US Congress holds ridiculous hearing with TikTok CEO


While the United States Congress is meant to determine the safety of anything that is used, there is a much better way to do it than how they handled the hearing for TikTok being a possible safety issue. 

As the meeting proceeded, it was obvious that the congressional representatives had zero clue what they were talking about and asking.

Representatives asked questions about TikTok accessing home WiFi as well as if there are Chinese spies in TikTok’s staff.

The representatives also continued to talk to Shou Chew, a Singaporean businessman who is also the head of the Chinese business, Bytedance, if he or other members of the company are Chinese spies, and if they would sell American information to the Chinese government.  

Representatives also inquired with Chew about the camera of devices being used to spy. Chew explained that the only time that a camera is used to gather information is when a filter on the app requires information on a person’s face to properly display said filter.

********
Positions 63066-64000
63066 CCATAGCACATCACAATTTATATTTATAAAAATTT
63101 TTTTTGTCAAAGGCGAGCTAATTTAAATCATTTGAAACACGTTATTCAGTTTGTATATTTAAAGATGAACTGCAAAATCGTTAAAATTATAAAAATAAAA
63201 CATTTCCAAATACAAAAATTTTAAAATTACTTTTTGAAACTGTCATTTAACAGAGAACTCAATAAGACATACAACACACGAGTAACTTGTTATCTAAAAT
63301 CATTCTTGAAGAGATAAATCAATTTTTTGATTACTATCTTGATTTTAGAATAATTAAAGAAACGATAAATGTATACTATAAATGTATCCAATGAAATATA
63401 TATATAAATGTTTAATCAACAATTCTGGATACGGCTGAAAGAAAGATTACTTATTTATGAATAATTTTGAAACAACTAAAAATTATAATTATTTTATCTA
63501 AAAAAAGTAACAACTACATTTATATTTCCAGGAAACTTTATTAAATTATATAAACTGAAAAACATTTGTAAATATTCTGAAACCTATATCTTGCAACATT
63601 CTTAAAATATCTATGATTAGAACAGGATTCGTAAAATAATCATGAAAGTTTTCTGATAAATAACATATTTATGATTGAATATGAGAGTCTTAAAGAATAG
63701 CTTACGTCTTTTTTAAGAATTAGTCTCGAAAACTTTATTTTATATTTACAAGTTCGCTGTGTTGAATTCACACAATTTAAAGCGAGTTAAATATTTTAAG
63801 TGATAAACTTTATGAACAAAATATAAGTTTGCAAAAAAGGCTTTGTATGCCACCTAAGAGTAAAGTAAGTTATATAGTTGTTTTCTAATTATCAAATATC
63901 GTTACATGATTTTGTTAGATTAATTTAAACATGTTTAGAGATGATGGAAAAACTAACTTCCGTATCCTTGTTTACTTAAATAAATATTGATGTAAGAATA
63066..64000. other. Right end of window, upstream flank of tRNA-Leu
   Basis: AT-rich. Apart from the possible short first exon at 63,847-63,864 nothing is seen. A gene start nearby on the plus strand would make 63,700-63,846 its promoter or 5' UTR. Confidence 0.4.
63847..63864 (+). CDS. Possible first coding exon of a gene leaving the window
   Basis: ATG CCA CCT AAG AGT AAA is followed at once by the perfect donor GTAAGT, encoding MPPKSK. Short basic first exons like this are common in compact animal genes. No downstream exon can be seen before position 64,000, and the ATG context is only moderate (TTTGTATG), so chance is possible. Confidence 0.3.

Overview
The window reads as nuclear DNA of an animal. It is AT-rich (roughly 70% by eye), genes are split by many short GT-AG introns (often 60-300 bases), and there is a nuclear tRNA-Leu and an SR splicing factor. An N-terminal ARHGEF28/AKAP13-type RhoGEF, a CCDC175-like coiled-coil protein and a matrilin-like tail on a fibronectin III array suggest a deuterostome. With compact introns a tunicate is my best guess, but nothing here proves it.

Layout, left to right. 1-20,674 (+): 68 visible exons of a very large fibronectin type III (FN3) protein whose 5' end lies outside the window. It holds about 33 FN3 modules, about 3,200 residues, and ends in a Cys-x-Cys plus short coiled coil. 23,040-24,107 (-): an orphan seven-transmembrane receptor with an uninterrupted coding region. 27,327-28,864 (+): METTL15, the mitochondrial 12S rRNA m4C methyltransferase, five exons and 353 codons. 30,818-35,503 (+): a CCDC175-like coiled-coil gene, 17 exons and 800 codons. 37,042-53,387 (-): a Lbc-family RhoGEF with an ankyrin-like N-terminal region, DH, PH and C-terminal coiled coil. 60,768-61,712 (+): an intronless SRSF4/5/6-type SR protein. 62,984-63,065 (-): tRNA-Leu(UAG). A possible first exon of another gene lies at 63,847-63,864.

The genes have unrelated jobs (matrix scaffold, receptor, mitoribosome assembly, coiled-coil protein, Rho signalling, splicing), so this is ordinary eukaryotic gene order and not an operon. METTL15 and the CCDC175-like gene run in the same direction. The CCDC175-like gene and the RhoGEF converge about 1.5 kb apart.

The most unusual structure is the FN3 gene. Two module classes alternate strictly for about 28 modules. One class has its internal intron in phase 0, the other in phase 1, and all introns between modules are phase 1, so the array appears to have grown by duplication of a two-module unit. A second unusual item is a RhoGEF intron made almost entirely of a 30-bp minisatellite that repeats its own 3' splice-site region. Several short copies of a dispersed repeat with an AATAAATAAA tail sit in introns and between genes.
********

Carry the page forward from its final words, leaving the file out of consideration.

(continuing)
Another question was how TikTok gathers a person’s age or other personal information. Which, as many apps do, TikTok asks what age the user is to best find fitting content. 

Chew was also questioned about if the company pushed for inappropriate content on the app, to which he responded that he and the company do their best to keep content friendly.

Instead of feeling like a meeting over actual security risks like it should have been, it feels like an immature use of our government’s time and resources. Many of our technology-based websites or products have always been of Chinese origin, so to unfairly try a Singaporean man as a Chinese spy is ridiculous.

We could be using this time and our resources toward much more important issues instead of trying to ban social media, which is popular in schools, as well as all across the world.